• Early in their careers, they focus on rudimentary tools: learning fundamental concepts, frameworks, and techniques to use as they guide clients through relatively modest change challenges.
  • Then, they go through a period of repetitious application of the basics in order to develop enough nuts and bolts competence to provide more substantive assistance to management-level clients.
  • This is followed by years of refining their knowledge and skills to the point where they can frequently deliver meaningful support to higher-level managers involved in more significant change endeavors.
  • Over time, some individuals continue to practice their craft to the point of becoming regarded by clients and colleagues alike as respected professionals who are capable of consistently delivering helpful assistance to executive-level leaders. These are practitioners who have advanced to the top of the Adequate (65% ) category. Senior leaders enjoy working with them and find value in what they offer, but mostly rely on them for tactical change support or to play marginal change roles in important projects. They are not perceived to be in the top 10%, High Impact echelon of trusted advisors considered crucial to strategically vital change initiatives.

At this juncture, a few practitioners begin asking themselves “Where to from here?” How they answer that question will lead them to make one of two moves:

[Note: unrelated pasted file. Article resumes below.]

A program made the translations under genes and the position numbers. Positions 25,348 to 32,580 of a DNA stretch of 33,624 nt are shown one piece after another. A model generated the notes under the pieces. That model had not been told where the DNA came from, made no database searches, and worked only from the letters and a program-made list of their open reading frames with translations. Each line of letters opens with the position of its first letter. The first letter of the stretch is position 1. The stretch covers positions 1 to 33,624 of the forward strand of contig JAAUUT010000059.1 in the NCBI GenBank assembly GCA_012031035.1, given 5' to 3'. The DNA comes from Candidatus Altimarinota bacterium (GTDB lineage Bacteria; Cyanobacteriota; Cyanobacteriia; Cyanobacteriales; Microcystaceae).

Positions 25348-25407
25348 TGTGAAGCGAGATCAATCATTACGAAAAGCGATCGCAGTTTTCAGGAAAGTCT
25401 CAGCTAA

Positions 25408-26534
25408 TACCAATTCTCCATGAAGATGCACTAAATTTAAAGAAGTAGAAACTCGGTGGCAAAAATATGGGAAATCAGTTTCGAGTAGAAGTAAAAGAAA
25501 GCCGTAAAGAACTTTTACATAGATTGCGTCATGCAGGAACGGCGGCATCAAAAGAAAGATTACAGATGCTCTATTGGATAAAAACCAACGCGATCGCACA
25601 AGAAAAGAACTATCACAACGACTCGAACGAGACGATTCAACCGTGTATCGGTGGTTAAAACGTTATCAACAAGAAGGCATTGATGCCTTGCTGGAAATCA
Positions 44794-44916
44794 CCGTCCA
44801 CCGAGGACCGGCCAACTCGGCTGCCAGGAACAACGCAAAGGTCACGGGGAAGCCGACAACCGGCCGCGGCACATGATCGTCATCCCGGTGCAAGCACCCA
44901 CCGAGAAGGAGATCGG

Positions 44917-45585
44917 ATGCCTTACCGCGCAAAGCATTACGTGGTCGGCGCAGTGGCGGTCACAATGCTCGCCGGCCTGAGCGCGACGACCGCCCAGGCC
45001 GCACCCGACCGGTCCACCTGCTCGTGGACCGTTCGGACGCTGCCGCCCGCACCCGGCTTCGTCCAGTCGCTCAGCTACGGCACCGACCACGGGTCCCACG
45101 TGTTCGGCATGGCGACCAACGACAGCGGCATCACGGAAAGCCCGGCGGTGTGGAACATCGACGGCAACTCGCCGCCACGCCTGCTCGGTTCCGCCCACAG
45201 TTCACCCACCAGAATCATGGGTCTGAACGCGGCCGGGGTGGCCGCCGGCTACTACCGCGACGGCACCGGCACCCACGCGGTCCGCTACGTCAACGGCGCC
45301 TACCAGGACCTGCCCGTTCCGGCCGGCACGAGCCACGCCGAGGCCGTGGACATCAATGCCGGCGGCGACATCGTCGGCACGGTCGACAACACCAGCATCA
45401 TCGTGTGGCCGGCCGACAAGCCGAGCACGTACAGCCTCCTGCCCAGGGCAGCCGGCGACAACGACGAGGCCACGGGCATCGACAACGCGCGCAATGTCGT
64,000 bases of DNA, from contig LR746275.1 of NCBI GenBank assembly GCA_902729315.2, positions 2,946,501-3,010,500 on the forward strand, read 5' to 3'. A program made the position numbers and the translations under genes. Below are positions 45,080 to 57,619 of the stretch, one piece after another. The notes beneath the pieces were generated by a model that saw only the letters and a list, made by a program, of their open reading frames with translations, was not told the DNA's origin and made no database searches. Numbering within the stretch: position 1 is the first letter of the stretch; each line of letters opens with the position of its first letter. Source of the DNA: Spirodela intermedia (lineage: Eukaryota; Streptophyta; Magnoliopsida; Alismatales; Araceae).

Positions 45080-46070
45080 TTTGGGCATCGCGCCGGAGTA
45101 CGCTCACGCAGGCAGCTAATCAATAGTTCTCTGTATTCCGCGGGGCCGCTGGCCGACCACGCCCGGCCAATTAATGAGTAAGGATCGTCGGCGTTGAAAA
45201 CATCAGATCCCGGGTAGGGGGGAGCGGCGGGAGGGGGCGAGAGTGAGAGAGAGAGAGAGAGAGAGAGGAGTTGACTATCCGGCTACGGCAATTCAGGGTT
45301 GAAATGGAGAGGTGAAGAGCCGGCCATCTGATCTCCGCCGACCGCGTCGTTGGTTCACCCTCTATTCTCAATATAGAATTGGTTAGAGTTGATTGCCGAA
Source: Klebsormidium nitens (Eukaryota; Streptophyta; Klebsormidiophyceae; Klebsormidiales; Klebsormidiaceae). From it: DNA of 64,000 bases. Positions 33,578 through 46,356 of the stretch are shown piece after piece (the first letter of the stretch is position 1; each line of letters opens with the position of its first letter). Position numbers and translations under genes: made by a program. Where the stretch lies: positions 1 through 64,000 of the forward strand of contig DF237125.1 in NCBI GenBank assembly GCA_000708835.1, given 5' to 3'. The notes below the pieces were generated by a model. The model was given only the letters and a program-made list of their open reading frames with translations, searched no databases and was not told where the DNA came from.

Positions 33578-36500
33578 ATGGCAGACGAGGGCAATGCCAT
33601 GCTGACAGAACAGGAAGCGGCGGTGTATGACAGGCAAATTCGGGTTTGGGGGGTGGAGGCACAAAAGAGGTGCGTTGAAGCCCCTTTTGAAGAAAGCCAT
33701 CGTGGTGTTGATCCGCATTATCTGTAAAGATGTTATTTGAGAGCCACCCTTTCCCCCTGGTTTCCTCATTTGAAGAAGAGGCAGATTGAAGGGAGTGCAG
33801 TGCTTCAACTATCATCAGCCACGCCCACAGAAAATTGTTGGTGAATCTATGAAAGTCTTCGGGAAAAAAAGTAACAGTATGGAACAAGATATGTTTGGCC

• Level out—This is a “horizontal” move, usually made unconsciously and without intentional volition. The practitioners who level out unknowingly conclude that the expertise they have attained is sufficient for their aspirations, and they no longer need to continue substantively building their capabilities. They are good at what they do, the leaders they serve are satisfied with what they deliver, and peers think highly of their work. As far as they are concerned, that’s as good as it needs to get.
  • Level leap—This is a “vertical” move, made consciously and intentionally. Practitioners who level leap determine that even the considerable expertise they have developed is insufficient for their aspirations. They are confident in their work and enjoy the recognition they receive; however, they believe they are still far from fulfilling their professional potential. As a result, they feel compelled to further advance the practice of their craft.